Why do people fall in love? And why are some forms of love long-lasting while others are so fleeting? Psychologists and researchers have proposed several different theories of love to explain how it forms as well as how it endures.
Love is a basic human emotion. But understanding how and why it happens is not necessarily easy. In fact, for a long time, many suggested that love was something too primal, mysterious, and spiritual for science to ever fully understand.
Still, many have tried to learn more about this feel-good emotion. Here are five of the major theories proposed to explain love and other emotional attachments.
Liking vs. Loving
In 1970, psychologist Zick Rubin proposed an explanation for the difference between liking and loving.1 Sometimes we experience a great amount of appreciation and admiration for others. We enjoy spending time with a person and want to be around them. This is “liking,” according to Rubin, and doesn’t necessarily qualify as love.
Love is much deeper, more intense, and includes a strong desire for physical intimacy and contact. People who are “in like” enjoy each other’s company, while those who are “in love” care as much about the other person’s needs as they do their own.
Rubin believed that romantic love is made up of three elements:
- A close bond and dependent needs
- A predisposition to help
- Feelings of exclusiveness and absorption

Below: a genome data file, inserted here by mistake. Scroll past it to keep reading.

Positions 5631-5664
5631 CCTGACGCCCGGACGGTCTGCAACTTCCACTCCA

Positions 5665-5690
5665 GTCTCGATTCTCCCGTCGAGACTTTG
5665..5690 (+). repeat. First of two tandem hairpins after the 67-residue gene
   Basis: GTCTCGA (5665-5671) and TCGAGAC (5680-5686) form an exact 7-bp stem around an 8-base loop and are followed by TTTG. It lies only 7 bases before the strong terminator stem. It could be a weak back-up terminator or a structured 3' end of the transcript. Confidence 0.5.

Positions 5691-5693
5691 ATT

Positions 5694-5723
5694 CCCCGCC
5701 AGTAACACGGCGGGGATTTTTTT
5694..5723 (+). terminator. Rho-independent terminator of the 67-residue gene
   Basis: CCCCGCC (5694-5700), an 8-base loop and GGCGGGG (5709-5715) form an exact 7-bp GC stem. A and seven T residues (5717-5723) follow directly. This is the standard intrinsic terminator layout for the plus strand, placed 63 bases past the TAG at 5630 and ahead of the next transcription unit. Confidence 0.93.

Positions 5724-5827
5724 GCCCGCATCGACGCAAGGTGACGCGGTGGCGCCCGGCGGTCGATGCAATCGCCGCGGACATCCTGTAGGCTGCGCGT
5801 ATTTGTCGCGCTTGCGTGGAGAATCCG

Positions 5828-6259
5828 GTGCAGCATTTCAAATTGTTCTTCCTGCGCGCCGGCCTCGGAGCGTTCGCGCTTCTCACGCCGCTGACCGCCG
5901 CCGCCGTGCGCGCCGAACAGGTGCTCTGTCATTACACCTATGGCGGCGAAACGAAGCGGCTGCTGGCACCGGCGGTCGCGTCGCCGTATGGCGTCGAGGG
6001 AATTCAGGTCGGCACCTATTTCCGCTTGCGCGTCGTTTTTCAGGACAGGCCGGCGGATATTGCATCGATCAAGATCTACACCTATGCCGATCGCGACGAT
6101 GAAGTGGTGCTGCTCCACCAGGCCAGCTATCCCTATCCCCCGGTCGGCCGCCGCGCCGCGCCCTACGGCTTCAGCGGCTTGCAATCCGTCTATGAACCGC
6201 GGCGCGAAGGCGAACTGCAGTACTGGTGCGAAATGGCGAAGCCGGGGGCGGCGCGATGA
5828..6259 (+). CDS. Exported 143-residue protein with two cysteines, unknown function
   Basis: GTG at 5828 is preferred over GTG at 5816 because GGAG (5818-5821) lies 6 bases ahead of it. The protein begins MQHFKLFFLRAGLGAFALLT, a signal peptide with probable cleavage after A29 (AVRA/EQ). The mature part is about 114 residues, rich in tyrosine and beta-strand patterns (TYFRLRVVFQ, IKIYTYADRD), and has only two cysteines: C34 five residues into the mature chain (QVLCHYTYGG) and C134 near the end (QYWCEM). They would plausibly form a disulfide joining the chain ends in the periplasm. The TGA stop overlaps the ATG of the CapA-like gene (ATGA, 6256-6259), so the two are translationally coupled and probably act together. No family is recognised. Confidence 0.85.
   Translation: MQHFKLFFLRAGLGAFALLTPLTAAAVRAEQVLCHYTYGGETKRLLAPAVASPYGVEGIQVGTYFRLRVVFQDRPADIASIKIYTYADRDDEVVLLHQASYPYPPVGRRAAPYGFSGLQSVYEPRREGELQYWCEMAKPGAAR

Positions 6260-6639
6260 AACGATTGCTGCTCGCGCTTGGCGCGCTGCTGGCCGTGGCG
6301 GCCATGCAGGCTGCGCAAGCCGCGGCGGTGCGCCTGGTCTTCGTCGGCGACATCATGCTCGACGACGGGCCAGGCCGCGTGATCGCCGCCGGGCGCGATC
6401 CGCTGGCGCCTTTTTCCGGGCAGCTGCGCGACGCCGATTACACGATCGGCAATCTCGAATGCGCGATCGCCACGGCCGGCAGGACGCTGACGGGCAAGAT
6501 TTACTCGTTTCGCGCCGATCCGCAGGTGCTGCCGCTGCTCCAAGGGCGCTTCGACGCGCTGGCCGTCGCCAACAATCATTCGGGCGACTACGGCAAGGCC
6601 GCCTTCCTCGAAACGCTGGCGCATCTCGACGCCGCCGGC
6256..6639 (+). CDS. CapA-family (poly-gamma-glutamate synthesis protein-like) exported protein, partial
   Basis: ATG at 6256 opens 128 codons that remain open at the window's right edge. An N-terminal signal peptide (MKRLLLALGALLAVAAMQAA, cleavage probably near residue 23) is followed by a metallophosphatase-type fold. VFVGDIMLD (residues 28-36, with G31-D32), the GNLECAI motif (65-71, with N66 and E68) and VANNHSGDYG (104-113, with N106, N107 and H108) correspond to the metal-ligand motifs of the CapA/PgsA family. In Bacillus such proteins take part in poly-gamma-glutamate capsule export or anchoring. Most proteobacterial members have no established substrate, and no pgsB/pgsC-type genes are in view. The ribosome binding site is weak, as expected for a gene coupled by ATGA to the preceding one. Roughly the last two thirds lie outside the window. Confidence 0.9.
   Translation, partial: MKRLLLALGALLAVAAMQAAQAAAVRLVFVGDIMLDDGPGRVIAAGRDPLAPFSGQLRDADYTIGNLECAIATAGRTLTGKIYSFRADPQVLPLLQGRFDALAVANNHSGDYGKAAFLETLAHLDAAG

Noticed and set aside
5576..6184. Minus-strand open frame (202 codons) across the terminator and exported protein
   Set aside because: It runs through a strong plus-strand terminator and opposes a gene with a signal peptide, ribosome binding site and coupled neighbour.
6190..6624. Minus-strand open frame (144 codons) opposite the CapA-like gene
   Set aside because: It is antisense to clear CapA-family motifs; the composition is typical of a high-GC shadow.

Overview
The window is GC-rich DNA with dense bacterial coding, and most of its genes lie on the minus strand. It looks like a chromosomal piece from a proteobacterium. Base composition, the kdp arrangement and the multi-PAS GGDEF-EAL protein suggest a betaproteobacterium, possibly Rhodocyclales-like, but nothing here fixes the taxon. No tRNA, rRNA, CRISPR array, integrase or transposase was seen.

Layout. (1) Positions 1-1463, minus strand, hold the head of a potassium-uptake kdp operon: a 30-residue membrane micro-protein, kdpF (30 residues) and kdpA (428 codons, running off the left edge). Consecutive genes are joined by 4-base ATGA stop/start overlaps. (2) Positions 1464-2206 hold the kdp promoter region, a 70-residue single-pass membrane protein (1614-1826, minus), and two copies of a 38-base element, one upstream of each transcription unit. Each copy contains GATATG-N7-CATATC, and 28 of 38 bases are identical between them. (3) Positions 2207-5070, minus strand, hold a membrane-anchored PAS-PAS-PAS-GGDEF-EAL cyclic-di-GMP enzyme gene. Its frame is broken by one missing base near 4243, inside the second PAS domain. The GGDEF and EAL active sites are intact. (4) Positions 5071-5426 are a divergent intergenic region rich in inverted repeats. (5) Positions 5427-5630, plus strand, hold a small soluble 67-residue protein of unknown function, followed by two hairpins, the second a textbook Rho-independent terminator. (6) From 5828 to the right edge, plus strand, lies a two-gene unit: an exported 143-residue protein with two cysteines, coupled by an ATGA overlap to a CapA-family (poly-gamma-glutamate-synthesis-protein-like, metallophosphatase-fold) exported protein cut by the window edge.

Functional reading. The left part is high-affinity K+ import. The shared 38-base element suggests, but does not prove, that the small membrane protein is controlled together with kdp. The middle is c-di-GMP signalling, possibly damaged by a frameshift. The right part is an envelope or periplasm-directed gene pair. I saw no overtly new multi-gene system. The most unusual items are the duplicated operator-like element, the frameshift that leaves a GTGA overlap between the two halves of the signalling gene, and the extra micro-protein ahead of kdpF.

Based on these elements, Rubin devised a questionnaire to assess a person’s attitudes toward others. He found that scales ranging from liking to loving provided support for his conception of love.1
The Color Wheel Model of Love
In his 1973 book The Colors of Love, psychologist John Lee compared styles of love to the color wheel. Just as there are three primary colors, Lee suggested that there are three primary styles of love:
- Eros: The term Eros stems from the Greek word meaning “passionate” or “erotic.” Lee suggested that this type of love involves both physical and emotional passion. It represents love for an ideal person.
- Ludus: Ludus comes from the Greek word meaning “game.” This form of love is conceived as playful and fun but not necessarily serious. Those who exhibit this form of love are not ready for commitment and are wary of too much intimacy. So, it represents love as a game.
- Storge: Storge stems from the Greek term meaning “natural affection.” This form of love includes familial love between parents and children, siblings, and extended family members. This love can also develop out of friendship, where people who share interests and commitments gradually develop affection for one another. Therefore, it represents love as friendship.
Lee’s 6 Styles of Loving
Lee later proposed that just as the primary colors can be combined to create other colors, the three primary styles of love could also be combined to create secondary love styles. So, in 1977, Lee expanded the list of love styles.2
The three new secondary love styles were:
- Mania: A combination of Eros and Ludus, representing obsessive love
- Pragma: A combination of Ludus and Storge, representing realistic and practical love
- Agape: A combination of Eros and Storge, representing selfless love
Triangular Theory of Love
In 1986, psychologist Robert Sternberg proposed the triangular theory of love.3 Under this theory, love has three components:
Different combinations of these three components result in different types of love. For example, combining intimacy and commitment results in compassionate love while combining passion and intimacy leads to romantic love.